Oh Paris, Paris…… I’ve came back to continue the love affair that started 4 years ago…
It’s a bizarre feeling to walk around the Latin Quarter where my beloved Hemingway and Fitzgerald used to live and socialise. Or sit in a small cafe in Montmartre and think of Van Gogh and Monet sitting at the next table or in the park and getting their inspiration from surrounding atmosphere.
Yes, it sounds super romantic and charming, but not everyone knows that until 1860s Paris used to be a rather disgusting place full of reek and dirt. Extremely narrow streets didn’t help making the diseases spread like cockroaches and limiting the transportation in the city.
Along came Baron Haussmann, who was determined to “fix” the city and demolished almost 80% of old Paris creating space for wider roads and better connectivity and infrastructure. Even the most famous gothic church of Middle Ages, Notre Dame du Paris, was meant to become a subject to demolition.
After the French Revolution of 1789 the church stood in ruins and was not so appealing to the eye. Imagine this: the mere power of words saved this beauty from being destroyed. The words came from a single man. What can be more romantic than this? The man’s name was Victor Hugo and after the release of his book Hunchback of Notre Dame, people were united in protecting the living space of Quasimodo.
A little bit about Notre Dame church itself. It took almost 200 years (!!!) for this church to be erected. Why so long you ask? The architects actually tried 5 times, but the church kept falling down collapsing under its huge weight until they finally thought of a solution. Maybe if they would add additional structures that would provide extra support and distribute the weight more evenly, then the church wouldn’t fall… and voilà! Nowadays, the flying buttresses are a typical feature of the Gothic period style architecture. And thanks to Hugo, Notre Dame du Paris is alive and well and remains the most visited tourist attraction in Paris.
Now back to the Paris rebuilding story. People who used to live in houses that were to be destroyed were compensated for moving out. The rich and wealthy started to populate the centre of Paris raising the prices in the housing market. Even after the compensation, the working class were no longer able to buy a place in the “new Paris” and were forced to move to the outskirts like Montmartre (that actually wasn’t even part of Paris at that time). Eventually, Montmartre became the place of artists, philosophers and free thinkers to create new art forms and inspiring them to start an “impressionistic” movement.
Impressionists painted on the streets, sometimes, the same buildings over and over again – during various parts of the day-under different light. Monet developed the whole series of such paintings that still evoke deep philosophical ideas attempting to find explanation for their creation by the artist. You can find these painting series among other fantastic impressionistic works in Musée d’Orsay, which I highly recommend for you to visit.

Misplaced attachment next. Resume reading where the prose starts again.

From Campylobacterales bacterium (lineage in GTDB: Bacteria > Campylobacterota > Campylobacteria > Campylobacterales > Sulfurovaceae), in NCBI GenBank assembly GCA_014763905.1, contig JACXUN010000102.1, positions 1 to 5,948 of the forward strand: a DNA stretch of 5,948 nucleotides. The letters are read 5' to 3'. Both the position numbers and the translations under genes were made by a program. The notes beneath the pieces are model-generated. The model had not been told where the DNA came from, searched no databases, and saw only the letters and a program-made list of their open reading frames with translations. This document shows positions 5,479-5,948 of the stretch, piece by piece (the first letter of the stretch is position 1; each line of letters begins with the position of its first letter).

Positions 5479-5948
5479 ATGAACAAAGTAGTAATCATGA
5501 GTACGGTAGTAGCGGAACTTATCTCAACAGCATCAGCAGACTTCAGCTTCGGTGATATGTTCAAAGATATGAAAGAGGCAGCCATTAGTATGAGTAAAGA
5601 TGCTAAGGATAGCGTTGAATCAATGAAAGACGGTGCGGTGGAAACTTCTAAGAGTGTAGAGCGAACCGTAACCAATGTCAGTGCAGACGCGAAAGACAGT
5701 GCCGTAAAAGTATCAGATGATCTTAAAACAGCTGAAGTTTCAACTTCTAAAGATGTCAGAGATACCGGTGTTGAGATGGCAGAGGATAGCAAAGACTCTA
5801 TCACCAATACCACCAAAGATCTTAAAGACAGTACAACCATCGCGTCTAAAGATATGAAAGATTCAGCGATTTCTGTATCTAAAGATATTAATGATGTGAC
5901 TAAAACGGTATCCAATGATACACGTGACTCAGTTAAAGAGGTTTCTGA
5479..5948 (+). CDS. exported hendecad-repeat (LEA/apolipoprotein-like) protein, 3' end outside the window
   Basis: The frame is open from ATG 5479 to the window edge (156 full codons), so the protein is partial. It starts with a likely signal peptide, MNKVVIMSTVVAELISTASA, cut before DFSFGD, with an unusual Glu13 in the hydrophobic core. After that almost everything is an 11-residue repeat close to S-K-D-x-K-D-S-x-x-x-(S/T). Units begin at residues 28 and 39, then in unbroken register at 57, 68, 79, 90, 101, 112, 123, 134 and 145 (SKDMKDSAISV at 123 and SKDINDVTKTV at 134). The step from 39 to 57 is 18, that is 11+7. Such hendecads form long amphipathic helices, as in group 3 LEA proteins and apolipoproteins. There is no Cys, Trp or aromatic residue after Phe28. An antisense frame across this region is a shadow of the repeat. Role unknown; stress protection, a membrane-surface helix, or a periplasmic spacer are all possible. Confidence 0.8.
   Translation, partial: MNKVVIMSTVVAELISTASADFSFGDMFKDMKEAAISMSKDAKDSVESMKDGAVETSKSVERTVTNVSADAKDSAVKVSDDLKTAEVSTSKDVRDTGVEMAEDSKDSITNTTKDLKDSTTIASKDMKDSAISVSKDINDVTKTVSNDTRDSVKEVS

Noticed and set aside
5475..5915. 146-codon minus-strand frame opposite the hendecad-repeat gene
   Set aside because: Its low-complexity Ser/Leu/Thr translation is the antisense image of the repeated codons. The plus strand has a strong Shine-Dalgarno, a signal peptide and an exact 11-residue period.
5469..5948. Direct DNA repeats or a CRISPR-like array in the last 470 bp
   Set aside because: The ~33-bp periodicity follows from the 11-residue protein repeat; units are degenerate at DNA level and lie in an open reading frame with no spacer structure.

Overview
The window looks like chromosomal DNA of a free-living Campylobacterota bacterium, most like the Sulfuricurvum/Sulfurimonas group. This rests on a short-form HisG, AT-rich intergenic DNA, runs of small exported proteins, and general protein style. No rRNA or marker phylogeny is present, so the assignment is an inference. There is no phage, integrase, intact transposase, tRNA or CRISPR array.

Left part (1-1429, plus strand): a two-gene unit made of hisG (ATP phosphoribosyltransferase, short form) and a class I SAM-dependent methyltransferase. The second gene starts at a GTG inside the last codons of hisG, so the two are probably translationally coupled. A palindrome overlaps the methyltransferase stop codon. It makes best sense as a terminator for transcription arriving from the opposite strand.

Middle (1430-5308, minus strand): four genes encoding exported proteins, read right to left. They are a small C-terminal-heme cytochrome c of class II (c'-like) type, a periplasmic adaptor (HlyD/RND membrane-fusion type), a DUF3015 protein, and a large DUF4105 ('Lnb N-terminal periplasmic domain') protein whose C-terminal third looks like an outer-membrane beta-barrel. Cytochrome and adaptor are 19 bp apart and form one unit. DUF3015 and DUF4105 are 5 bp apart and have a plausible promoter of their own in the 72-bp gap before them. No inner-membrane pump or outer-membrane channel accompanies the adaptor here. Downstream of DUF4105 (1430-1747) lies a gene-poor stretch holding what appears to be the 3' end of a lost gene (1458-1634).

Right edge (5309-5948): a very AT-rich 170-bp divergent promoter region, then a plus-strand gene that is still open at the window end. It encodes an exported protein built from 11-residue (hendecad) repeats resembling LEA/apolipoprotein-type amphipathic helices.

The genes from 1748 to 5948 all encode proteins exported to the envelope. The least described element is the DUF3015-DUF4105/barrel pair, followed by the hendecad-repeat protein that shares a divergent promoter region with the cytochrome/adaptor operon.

Tip #1: Buy your tickets for Louvre Museum online and get the “skip the queue” ticket. The extra bit only costs 3.5 euros but you are saving yourself 2-3 hours in the queue. You can thank me later.
Tip #2: Please, please, please beware of pick-pockets. The gypsy looking girls that come up to you on the street with some paper to sign can block your vision beyond your chest down meanwhile getting out the contents of your pockets/bags. I actually saw it in action but the victim got out just in time and the girl’s hand left his pocket empty. Be vigilant at all times!
Tip #3: Try to wake up early as you can save lots of time by not waiting in the queue for some free attractions like Notre Dame du Paris (opens at 7.45am) plus you spend precious time wondering around almost empty streets of Paris that could be the most romantic thing from your trip.
Tip #4: You can save in metro by purchasing a booklet of 10 single tickets (1.45 each as opposed to 1.90), but always remember that you have to retain your ticket until the end of your trip! We were fined 35 euros each for not providing a validated ticket (that we unfortunately threw out as soon as we validated it). If you don’t even have an invalidated ticket on you, your fine would be 50 euros. Learn from our mistakes guys! 🙂
Tip #5: If you want to get just some free tap water for your table at any cafe / restaurant, ask for un carafe d’eau.
Tip #6: For inexpensive menu sets and home-like dining, head to Rue Mouffetard or Rue du Pot de Fer, situated in the 5th arrondissement. Some menu sets start as low as 12 euros and offer a starter and a main.
Tip #7: One of the best views in my opinion is on top of Arc de Triomphe. If you come a bit later (around 5pm-6pm), the queue is not so long and the views are spectacular! But you will have to climb a lot of spiralling stairs in spiral – it can get dizzy and uncomfortable, so if you are suffering from vertigo I wouldn’t recommend it.
Really you can’t deny that Paris is perhaps the heart of culture in Europe. I hope to be back soon to continue my love affair with this amazing city!